A small handful of the infamous individually-wrapped licorice sticks
Unwrapping individual sticks of licorice isn’t a big deal until the brew requires nine boxes with 40 sticks per box. Then it becomes an event. Two or three brewers (or one intern if available) will gather around a large bin and unwrap each licorice stick, break it into thirds and toss the pieces into the bin. It’s the Deschutes Brewery version of the obligatory office water cooler, stories are told, rumors are spread.
Many years ago when one of the first test batches of The Abyss was being brewed, the licorice sticks were simply tossed in the kettle all at once with the belief they would melt and disperse equally throughout the wort. Some did, but most of it simply joined forces at the bottom of the kettle to form a colossal black blob the size of a large house cat. Now we throw the broken up licorice sticks into the kettle by the handful throughout the entire boil.
Midnight… The swing shift brewer has clocked out and is drinking beer. I’m making it. Both halves of The Abyss have since joined up in the kettle and are now boiling. “Knock out” time is coming soon. At this step the brew is transferred via gravity to our hop back below the kettle in the basement. Some brews receive an additional dose of aromatic hops at this stage. With The Abyss, the hop back simply serves as a method to strain out all the “spent” hops (hops that have already been utilized in the boil kettle) from the wort. The hops get left behind and the wort passes through onto the whirlpool.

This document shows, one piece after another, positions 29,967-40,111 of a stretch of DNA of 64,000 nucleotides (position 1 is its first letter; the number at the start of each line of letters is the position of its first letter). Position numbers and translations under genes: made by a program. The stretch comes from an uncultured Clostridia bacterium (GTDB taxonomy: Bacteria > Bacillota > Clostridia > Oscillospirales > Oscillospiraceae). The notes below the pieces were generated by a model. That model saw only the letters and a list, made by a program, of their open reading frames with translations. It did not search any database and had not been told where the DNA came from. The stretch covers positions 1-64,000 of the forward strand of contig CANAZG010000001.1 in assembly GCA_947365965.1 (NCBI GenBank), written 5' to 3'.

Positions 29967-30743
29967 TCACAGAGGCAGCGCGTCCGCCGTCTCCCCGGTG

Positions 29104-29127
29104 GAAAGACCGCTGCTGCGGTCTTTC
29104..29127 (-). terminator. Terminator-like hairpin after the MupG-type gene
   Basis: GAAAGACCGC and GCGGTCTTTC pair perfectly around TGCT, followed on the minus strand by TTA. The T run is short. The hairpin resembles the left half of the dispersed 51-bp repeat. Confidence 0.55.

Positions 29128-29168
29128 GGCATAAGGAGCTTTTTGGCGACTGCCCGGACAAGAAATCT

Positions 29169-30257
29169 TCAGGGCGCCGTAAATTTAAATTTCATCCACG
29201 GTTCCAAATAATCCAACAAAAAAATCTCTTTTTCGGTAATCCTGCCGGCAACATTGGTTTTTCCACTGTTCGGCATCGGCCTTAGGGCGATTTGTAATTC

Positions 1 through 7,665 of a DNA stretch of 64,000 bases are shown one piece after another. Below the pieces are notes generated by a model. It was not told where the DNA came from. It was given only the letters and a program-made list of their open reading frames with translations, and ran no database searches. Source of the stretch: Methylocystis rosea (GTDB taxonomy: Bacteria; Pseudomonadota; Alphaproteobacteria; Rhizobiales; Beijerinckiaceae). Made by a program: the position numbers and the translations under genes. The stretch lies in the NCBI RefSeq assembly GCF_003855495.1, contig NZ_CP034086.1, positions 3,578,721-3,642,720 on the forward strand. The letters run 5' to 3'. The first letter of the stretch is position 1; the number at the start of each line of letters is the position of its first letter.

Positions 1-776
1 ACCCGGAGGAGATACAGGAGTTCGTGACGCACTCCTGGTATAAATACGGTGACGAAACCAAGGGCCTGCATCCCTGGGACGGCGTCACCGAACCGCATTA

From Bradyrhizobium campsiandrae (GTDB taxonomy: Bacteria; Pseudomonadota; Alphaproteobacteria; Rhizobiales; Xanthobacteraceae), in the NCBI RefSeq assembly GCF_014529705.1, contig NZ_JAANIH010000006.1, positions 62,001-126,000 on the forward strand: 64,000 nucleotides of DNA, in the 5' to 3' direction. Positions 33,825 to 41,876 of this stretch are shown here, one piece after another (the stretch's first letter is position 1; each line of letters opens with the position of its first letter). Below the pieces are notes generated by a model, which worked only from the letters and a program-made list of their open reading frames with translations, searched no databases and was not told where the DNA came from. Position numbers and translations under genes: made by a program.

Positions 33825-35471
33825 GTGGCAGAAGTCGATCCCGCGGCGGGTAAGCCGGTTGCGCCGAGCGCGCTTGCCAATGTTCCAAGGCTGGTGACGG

Just before knock out a “late” addition of Nugget hops (intended to impart aroma rather than bitterness) is thrown in as well as 120 pounds of my all-time favorite ingredient Black Strap Molasses! A gallon of water weighs about 8.3 pounds; a gallon of Black Strap Molasses…weighs 12. We buy it in bulk and it’s stored in giant metal drums deep in the brewery basement, where the temperature can reach triple digits in the summer. The higher temperature helps it pour easier and it’s drawn off into five-gallon buckets when needed.
The Abyss glides quietly to the kettle (in back ground)